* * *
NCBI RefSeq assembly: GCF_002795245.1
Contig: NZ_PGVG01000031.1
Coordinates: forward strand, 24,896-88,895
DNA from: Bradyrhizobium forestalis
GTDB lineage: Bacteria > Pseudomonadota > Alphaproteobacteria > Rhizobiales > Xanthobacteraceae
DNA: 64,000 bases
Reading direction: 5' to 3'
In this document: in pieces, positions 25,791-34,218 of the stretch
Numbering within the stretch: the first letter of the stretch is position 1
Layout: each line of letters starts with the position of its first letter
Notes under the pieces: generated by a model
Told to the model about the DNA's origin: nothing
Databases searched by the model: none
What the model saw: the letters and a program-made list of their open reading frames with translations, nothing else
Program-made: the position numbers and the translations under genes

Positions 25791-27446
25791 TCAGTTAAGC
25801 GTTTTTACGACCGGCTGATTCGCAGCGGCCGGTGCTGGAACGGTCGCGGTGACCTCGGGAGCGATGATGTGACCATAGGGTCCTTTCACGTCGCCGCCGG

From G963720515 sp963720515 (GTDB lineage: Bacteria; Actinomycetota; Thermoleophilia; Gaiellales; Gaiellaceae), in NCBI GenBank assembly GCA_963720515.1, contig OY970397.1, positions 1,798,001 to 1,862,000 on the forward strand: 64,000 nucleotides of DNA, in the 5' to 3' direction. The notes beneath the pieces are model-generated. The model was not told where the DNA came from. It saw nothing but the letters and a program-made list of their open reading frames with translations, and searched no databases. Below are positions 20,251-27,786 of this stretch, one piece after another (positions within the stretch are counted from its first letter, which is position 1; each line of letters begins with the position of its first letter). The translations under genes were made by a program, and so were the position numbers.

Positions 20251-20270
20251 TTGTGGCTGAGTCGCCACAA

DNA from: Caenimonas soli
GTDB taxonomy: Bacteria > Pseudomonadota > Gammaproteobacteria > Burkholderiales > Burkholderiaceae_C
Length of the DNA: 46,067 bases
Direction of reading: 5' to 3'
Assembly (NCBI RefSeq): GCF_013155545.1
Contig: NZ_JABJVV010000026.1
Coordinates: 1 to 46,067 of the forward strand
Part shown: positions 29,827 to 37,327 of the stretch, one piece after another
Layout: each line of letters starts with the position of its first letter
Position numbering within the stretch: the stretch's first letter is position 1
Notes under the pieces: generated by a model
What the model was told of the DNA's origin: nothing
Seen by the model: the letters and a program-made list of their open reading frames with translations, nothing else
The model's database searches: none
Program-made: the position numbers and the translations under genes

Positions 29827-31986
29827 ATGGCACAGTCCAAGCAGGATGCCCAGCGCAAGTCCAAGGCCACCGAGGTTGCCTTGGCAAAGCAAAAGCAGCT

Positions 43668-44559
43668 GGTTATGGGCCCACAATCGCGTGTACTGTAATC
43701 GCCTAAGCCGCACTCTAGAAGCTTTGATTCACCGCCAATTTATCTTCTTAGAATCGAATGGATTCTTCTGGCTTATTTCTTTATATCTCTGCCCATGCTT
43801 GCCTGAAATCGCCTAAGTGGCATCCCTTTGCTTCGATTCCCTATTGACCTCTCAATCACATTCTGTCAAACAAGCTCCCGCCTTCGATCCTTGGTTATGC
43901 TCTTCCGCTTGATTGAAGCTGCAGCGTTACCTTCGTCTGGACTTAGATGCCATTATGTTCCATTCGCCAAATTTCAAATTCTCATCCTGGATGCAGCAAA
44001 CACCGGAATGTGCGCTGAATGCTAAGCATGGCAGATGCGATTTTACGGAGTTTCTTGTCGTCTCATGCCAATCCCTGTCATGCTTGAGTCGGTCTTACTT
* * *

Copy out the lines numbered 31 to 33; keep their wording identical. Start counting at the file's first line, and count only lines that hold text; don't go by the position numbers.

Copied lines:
Position numbering within the stretch: the stretch's first letter is position 1
Notes under the pieces: generated by a model
What the model was told of the DNA's origin: nothing